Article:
trends

All posts tagged trends

Trending This Week: Linear Vector Icons in Web Design

by Caitlyn Hampton on March 24, 2017 No comments

In web design, vector icons not only make your page look on-trend, they’re also great to convey a large amount of information in a way that’s both efficient and visually appealing—a rare combination in the world of design. Since users tend to rapidly skim pages, well-designed icons make your message easier to pinpoint by breaking up the content of a page so that viewers can quickly identify your services or products.

Take a look at our example below. This attention-grabbing homepage is noticeable for all the right reasons—with one quick glance, you get all the important details without any visual or verbal clutter.

 
Stock Vectors

Download the icons used in this website design.


 

So now you see why icons are a win-win for content and design, but the tricky thing about icons is that they can be really tough to design well. They require time and an attention to detail that can take hours or even days to get just right—even if you’re a professional designer.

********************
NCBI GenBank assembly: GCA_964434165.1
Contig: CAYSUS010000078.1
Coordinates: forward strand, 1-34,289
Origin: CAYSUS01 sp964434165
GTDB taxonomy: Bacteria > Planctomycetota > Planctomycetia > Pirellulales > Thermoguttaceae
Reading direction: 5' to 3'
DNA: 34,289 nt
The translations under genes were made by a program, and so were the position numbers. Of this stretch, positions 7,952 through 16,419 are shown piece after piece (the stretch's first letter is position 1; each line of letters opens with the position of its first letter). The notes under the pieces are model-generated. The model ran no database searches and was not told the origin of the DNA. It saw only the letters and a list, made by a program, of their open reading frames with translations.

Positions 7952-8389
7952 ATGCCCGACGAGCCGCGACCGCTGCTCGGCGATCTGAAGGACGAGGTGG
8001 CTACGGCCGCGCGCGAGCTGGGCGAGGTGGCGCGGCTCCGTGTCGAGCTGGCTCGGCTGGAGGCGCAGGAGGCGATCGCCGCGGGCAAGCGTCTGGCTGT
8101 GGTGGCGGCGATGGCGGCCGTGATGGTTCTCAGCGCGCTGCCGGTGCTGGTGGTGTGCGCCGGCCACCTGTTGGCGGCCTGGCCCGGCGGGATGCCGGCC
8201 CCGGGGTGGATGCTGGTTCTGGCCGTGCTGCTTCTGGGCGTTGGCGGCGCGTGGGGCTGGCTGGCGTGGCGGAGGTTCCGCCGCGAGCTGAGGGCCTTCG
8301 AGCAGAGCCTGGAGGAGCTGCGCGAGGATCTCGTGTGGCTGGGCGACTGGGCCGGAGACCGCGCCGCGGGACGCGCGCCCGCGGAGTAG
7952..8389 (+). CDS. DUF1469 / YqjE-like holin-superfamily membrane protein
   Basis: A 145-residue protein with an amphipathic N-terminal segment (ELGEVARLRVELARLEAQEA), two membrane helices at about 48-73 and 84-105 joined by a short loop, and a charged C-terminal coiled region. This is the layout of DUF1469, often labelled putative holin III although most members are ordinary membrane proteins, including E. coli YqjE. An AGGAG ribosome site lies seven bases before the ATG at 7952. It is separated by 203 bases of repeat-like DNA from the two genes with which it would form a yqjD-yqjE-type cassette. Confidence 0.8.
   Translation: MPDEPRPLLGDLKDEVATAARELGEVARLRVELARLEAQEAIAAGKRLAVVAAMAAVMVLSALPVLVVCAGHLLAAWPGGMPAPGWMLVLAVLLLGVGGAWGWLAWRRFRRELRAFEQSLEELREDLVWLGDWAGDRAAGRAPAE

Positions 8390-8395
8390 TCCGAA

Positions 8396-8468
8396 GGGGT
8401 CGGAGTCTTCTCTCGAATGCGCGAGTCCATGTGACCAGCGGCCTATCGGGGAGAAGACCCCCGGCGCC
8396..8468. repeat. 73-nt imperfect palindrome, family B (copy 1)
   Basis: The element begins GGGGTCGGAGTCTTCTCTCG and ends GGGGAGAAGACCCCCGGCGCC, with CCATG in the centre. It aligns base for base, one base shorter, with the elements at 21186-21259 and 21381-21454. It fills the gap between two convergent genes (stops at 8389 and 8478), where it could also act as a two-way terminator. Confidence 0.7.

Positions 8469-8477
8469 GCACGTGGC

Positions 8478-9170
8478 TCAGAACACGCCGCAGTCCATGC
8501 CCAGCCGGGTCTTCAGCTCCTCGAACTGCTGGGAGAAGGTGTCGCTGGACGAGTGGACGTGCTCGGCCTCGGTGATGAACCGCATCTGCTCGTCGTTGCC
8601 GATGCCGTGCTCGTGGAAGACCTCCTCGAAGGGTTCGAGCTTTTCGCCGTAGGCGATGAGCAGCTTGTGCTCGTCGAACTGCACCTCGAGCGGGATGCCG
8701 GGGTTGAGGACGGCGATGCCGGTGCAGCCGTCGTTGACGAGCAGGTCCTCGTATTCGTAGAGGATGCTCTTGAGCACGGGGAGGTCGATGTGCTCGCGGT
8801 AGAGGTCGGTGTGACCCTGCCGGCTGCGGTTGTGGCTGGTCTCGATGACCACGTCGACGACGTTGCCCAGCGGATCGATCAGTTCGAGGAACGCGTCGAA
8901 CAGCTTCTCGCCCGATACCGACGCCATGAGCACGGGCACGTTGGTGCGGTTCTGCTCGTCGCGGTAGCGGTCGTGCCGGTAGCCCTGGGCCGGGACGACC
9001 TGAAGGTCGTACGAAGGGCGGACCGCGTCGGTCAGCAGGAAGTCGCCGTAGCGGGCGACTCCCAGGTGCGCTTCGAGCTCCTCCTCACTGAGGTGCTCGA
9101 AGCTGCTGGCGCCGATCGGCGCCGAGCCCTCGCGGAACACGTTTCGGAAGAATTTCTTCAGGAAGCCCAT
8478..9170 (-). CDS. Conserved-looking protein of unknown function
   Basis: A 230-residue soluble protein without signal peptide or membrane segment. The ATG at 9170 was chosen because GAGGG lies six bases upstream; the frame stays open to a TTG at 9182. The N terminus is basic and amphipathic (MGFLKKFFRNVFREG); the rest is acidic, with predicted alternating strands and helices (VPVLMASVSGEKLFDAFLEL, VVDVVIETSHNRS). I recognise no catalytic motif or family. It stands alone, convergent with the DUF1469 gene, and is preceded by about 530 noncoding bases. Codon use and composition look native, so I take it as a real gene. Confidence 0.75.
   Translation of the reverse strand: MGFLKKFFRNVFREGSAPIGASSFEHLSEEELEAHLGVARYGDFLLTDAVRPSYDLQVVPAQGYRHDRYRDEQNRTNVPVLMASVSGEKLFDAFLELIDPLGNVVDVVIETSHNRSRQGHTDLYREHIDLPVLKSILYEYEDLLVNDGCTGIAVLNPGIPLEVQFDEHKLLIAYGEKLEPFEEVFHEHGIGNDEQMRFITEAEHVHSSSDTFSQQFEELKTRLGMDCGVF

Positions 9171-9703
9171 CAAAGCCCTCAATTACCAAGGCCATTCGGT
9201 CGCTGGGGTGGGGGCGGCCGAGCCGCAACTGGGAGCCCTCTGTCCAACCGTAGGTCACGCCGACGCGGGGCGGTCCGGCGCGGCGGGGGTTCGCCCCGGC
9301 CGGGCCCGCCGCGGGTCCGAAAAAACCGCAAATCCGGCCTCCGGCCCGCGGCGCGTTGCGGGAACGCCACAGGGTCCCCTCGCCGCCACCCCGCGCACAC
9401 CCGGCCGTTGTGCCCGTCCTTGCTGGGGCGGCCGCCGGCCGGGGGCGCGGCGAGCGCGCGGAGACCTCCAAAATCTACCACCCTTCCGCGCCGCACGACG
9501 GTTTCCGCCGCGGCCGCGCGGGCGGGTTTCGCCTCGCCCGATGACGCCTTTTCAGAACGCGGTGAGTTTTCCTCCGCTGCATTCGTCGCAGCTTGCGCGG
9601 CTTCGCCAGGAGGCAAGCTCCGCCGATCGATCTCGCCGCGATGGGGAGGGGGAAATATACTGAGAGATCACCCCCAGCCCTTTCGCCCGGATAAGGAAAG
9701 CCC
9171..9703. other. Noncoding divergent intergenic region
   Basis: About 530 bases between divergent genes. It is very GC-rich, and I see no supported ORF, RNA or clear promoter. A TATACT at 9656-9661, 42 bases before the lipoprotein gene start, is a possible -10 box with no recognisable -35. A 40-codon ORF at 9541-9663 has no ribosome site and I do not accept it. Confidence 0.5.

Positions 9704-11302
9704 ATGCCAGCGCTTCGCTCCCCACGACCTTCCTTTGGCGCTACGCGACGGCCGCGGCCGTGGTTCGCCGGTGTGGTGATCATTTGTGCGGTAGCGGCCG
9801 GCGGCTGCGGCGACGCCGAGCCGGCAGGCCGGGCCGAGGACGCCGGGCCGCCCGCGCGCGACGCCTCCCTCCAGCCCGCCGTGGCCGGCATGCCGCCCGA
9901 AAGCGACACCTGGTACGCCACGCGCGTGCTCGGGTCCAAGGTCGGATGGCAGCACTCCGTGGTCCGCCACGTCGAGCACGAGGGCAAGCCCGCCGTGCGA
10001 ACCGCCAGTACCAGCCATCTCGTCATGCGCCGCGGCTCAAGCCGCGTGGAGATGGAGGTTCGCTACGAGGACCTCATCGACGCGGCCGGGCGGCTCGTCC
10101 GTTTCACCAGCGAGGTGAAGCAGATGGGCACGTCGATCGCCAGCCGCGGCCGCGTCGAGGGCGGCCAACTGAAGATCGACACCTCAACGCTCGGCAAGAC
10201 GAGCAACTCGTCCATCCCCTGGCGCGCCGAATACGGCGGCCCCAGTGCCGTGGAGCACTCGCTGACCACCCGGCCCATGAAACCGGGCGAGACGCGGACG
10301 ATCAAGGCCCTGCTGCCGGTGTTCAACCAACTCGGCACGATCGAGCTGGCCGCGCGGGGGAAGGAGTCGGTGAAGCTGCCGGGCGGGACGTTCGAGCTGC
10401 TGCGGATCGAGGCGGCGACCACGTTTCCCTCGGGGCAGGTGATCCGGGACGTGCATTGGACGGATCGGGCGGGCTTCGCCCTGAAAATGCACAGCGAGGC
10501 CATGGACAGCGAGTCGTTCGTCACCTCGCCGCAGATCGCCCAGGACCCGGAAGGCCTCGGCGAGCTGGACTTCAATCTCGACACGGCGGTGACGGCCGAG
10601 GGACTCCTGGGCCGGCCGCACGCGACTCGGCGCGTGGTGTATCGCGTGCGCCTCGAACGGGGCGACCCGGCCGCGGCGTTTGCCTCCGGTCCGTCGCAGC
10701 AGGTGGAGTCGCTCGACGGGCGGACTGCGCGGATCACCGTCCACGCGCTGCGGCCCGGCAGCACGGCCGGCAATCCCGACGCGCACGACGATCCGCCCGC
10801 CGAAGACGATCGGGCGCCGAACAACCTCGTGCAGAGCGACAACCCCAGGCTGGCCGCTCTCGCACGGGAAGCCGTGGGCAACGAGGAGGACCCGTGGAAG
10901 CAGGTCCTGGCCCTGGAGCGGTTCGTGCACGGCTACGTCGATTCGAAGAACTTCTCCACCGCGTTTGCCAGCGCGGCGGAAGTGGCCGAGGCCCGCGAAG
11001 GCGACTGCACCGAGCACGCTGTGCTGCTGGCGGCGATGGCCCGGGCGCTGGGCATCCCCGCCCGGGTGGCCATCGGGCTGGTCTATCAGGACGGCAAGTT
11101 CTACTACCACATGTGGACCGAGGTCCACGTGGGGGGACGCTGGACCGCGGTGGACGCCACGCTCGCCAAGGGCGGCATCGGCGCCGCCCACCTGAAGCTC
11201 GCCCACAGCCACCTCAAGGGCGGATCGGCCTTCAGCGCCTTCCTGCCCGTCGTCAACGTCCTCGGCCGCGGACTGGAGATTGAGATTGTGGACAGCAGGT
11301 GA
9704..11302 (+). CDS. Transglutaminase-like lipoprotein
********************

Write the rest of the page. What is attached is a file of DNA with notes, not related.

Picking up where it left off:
The good news? We recently acquired a new collection of stock vectors for our library, including dozens of high-quality icon designs. They will take your web pages to the next level and save you hours upon hours of work. Check out some of our favorites here and if you want to see how to use icons in a resume, check out this post.

 
Stock Vectors
 
So what do you say—are you ready to take your website designs to the next level?
 

Explore New Icons

 

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Caitlyn HamptonTrending This Week: Linear Vector Icons in Web Design

Trending This Week: Geometric Illustrations and Grunge Textures

by Caitlyn Hampton on March 17, 2017 No comments

With flat design being all the rage recently, it’s hard to find a digital design with texture and depth. But trends are always evolving and revolving, so it came as no surprise when we noticed a deviation from this new norm. This textured landscape illustration by Berin Catic caught our attention. It still uses similar concepts to flat design—simple geometric forms, distilled down from their complex shapes in reality—however, with one distinct difference: the use of grunge textures. We couldn’t help but notice that this style can be easily recreated using stock images.

 
Stock Images Using Grunge Textures

Download the grunge texture and landscape vector used in this design.

 
Stock Images Using Grunge Textures

Download the grunge texture and landscape vector used in this design.